Often, a torn meniscus can be identified during a physical exam. Your doctor may manipulate your knee and leg bones into different positions to help pinpoint the cause of your signs and symptoms.
- X-rays. Because a torn meniscus is made of cartilage, it won't show up on X-rays. But X-rays can help rule out other problems with the knee that may have similar symptoms.
- Ultrasound. Ultrasound can allow the doctor to examine the inside of your knee in motion. This can help determine if you have a loose flap of cartilage getting caught between the moving parts in your knee.
- Magnetic resonance imaging (MRI). MRI uses radio waves and a strong magnetic field to produce cross-sectional images of internal structures. It can create detailed images of both hard and soft tissues within your knee.
In some cases, your doctor may use an instrument known as an arthroscope to examine the inside of your knee. The arthroscope is inserted through a tiny incision near your knee. The device contains a light and a small camera, which transmits an enlarged image of the inside of your knee onto a monitor. If necessary, surgical instruments can be inserted through the arthroscope or through additional small incisions in your knee.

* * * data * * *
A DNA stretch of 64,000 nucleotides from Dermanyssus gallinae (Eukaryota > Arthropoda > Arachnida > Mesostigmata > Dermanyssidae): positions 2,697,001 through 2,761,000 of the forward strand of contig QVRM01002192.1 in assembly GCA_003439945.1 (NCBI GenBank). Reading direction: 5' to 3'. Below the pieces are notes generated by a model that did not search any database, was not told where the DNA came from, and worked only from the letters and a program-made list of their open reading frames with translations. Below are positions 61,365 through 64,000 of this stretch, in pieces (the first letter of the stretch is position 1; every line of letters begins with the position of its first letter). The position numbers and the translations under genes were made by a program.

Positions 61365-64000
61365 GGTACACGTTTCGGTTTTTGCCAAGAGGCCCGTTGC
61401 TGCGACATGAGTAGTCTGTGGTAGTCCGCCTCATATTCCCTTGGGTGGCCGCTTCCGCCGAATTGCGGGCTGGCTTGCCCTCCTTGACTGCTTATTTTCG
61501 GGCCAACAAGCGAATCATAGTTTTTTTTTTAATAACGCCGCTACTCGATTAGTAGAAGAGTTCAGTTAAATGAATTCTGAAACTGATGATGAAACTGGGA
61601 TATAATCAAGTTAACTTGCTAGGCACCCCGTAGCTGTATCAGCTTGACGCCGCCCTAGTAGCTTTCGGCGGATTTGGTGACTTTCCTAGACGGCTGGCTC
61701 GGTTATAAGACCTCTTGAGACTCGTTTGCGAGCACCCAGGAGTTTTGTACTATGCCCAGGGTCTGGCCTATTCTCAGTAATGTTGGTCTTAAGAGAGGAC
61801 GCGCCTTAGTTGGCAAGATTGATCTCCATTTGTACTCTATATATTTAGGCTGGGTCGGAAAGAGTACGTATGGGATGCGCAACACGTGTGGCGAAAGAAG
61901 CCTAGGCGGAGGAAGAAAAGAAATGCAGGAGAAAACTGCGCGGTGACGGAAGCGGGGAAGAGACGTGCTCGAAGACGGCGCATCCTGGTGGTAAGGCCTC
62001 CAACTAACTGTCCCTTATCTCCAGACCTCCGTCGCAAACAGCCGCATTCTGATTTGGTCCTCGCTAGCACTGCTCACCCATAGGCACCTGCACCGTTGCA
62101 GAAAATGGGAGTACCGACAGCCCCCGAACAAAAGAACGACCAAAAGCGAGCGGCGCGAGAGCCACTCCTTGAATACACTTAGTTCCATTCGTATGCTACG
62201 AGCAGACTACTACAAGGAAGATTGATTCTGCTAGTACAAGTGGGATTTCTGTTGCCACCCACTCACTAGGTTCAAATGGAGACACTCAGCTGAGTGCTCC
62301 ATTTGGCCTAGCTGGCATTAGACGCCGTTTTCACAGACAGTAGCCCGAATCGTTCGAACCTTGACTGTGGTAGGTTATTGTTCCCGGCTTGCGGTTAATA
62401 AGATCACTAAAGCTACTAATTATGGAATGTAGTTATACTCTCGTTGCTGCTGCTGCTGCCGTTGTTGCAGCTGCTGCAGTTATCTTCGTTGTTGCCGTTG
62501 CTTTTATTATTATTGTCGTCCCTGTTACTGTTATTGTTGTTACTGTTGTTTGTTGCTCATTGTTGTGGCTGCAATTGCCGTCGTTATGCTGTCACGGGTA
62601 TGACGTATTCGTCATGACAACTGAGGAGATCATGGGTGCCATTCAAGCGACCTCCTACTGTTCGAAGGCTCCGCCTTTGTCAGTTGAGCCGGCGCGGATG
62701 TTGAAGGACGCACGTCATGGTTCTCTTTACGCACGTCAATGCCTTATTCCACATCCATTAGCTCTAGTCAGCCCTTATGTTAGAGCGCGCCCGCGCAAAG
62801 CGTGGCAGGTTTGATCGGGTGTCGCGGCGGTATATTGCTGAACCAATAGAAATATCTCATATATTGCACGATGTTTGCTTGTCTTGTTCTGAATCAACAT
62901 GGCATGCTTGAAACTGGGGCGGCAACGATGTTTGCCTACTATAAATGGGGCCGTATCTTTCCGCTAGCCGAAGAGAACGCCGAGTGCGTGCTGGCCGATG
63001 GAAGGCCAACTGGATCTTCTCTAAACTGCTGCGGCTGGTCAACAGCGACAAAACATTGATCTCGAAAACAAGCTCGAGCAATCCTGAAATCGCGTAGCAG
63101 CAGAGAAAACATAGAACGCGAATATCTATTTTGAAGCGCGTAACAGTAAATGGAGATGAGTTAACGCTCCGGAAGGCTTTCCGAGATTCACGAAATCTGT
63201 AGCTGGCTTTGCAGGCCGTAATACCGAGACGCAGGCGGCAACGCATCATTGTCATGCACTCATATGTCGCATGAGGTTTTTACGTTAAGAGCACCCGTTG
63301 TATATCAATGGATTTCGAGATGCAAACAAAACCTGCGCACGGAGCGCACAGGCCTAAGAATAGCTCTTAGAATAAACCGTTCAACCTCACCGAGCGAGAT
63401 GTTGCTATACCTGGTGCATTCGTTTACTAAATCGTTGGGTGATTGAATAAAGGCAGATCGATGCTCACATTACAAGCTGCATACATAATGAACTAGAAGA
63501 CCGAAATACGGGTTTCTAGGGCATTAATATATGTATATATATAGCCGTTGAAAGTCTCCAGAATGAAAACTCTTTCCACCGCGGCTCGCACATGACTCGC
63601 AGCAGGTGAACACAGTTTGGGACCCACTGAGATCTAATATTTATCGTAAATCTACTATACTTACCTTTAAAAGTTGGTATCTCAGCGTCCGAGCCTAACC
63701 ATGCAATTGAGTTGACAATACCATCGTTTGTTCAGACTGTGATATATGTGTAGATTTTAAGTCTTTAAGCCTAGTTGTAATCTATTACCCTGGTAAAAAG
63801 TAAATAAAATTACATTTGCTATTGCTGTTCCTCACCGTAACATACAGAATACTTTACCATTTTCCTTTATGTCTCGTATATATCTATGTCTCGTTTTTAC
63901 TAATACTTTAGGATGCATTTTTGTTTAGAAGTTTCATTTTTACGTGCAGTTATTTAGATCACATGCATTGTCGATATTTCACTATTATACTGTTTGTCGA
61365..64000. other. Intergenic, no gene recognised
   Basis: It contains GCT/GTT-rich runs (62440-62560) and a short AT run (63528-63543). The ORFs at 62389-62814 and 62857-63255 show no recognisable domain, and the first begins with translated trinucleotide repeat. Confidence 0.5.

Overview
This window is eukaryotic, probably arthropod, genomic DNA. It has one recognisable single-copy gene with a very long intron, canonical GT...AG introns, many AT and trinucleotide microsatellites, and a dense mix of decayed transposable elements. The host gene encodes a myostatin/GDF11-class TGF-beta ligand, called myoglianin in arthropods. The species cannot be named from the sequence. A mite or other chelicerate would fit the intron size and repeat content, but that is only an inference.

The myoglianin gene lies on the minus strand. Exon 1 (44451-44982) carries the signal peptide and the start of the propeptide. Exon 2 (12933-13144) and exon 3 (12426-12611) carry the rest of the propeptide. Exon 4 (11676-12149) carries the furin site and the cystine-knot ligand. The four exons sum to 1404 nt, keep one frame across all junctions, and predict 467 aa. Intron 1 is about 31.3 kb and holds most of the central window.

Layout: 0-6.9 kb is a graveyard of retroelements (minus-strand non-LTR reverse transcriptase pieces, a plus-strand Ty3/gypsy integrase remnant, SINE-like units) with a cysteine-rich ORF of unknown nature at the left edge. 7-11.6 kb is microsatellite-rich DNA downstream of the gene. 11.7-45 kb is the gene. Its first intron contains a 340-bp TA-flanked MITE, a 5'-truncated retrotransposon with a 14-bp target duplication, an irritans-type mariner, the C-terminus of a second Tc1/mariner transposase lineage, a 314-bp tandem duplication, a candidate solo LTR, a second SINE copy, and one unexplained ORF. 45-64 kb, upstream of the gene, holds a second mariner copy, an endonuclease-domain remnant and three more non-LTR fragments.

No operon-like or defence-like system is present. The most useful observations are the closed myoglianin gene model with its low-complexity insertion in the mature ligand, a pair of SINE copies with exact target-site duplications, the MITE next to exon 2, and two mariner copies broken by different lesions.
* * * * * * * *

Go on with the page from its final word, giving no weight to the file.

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- Skinner HB. Current Diagnosis & Treatment in Orthopedics. 4th ed. New York, N.Y.: The McGraw-Hill Companies; 2006. http://www.accessmedicine.com/resourceTOC.aspx?resourceID=20. Accessed Aug. 14, 2013.
- Anderson BC. Meniscal injury of the knee. http://www.uptodate.com/home. Accessed Aug. 14, 2013.
- Meniscal tears. American Academy of Orthopaedic Surgeons. http://orthoinfo.aaos.org/topic.cfm?topic=A00358. Accessed Aug. 14, 2013.
- Knee arthroscopy. American Academy of Orthopaedic Surgeons. http://orthoinfo.aaos.org/topic.cfm?topic=A00299. Accessed Aug. 14, 2013.